Increasing Number Of Performers Ban Use Of Smartphones And Tablets To Photograph And Film Events
After running a post detailing the ban of tablet photography at Manchester United home games last week, we asked our readers if we thought this might spark a trend and whether or not they thought more venues should and would pick up on the idea. Looking through the comments on that post it appears the consensus rules in favor of the ban and everyone seems to at least hope tablet photography gets banned in more places. If you are one of those people, I have some good news for you. It appears more and more musicians are starting to speak up against cell phone photography by pleading with concertgoers to leave their camera phones at home. Some are even banning such devices altogether.
In an article published today by The Gaurdian, singer Kate Bush has politely issued a request on her website asking fans planning on attending her upcoming sold out concert series to not participate in the event by filming or taking photos using iPhones and iPads, but rather by experiencing the moment on a more personal level.
“We have purposefully chosen an intimate theatre setting rather than a large venue or stadium. It would mean a great deal to me if you would please refrain from taking photos or filming during the shows. I very much want to have contact with you as an audience, not with iphones, ipads or cameras. I know it’s a lot to ask but it would allow us to all share in the experience together.”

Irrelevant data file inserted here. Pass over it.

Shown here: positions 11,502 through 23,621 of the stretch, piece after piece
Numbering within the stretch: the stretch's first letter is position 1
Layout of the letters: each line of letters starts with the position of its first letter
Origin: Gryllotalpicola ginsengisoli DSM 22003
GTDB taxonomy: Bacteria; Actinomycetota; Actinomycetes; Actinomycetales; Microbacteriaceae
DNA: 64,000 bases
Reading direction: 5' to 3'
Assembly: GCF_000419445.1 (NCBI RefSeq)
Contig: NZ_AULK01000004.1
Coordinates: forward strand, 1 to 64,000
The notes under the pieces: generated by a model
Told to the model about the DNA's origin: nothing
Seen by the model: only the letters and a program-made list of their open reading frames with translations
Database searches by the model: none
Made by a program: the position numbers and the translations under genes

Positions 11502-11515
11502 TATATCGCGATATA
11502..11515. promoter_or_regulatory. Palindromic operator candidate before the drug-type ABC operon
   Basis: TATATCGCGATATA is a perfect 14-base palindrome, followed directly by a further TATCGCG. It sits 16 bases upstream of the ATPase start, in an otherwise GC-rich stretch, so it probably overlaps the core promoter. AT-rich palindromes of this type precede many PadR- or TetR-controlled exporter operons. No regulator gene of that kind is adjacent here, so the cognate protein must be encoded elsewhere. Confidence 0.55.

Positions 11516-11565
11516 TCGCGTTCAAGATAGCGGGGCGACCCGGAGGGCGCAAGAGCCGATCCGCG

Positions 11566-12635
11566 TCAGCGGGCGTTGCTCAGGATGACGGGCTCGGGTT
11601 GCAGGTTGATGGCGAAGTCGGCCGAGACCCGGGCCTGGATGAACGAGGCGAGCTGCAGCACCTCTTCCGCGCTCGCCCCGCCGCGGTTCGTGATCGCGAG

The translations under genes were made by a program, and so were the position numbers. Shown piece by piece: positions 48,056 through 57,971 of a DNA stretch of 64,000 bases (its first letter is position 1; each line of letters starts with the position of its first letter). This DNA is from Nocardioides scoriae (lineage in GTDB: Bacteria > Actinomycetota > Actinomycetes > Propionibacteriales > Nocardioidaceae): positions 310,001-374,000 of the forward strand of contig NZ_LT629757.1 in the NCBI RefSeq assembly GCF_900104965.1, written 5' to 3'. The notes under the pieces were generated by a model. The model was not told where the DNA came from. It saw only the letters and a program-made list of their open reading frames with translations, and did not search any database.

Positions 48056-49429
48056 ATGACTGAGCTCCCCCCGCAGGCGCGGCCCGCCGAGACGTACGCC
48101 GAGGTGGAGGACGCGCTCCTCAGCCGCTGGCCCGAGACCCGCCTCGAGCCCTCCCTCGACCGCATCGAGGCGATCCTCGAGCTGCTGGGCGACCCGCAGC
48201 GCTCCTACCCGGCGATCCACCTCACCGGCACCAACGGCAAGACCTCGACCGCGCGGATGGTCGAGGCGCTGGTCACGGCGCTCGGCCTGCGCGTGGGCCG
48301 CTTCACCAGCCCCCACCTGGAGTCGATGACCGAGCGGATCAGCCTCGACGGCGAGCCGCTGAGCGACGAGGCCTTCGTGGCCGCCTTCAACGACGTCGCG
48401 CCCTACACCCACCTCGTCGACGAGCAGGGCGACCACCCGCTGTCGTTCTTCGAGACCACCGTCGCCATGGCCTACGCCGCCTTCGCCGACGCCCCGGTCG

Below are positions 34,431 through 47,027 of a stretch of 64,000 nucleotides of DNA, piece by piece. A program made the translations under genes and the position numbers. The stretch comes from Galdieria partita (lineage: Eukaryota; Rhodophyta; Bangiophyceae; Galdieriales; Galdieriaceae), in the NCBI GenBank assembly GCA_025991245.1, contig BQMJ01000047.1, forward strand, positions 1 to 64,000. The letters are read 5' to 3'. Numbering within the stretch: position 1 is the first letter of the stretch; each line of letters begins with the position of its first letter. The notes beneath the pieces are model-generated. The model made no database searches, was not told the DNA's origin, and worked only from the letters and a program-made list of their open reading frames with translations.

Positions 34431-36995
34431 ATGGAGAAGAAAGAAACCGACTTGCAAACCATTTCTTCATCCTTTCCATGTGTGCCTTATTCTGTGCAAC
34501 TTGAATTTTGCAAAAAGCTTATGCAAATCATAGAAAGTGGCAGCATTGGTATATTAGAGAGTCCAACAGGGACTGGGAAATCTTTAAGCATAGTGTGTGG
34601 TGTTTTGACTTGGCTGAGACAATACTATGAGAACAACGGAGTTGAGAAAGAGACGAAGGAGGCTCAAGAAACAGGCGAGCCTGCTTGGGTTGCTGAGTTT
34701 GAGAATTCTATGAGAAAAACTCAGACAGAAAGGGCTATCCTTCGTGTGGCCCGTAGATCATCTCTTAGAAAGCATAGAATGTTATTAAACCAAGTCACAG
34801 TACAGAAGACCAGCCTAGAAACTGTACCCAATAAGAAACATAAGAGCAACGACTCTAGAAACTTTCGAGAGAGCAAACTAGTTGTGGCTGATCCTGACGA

Bush isn’t the only performer who has publicly spoken out about the major distraction that is cell phone recording. Beyonce, Roger Daltrey, and Jack White have, among others have, have made it very clear about not wanting cell phones and tablets present during their performance. Indie rock band, Yeah Yeah Yeahs, perhaps, got the ball rolling in 2013 at a NYC performance, when Spin Magazine shared this photo of a sign that was posted upfront and center:
If all this is sounding like music to your ears, you may not want to start celebrating just yet. Apps like Vyclone, which openly promote the use of smartphones and tablets at events, are doing their best at encouraging concertgoers to capture the show to collaborate with and share the videos with other app users.
Meanwhile, in contrast to Manchester United’s ban on tablet photography, dutch footballers PSV Eindhoven’s stadium, Philips Stadion, is promoting free Wi-Fi to attendees of the games which has, to my delight, caused outrage among fans, many of whom cite it as a major distraction not just to those watching the event on a tiny screen, but also for the unfortunate chaps that are stuck behind them.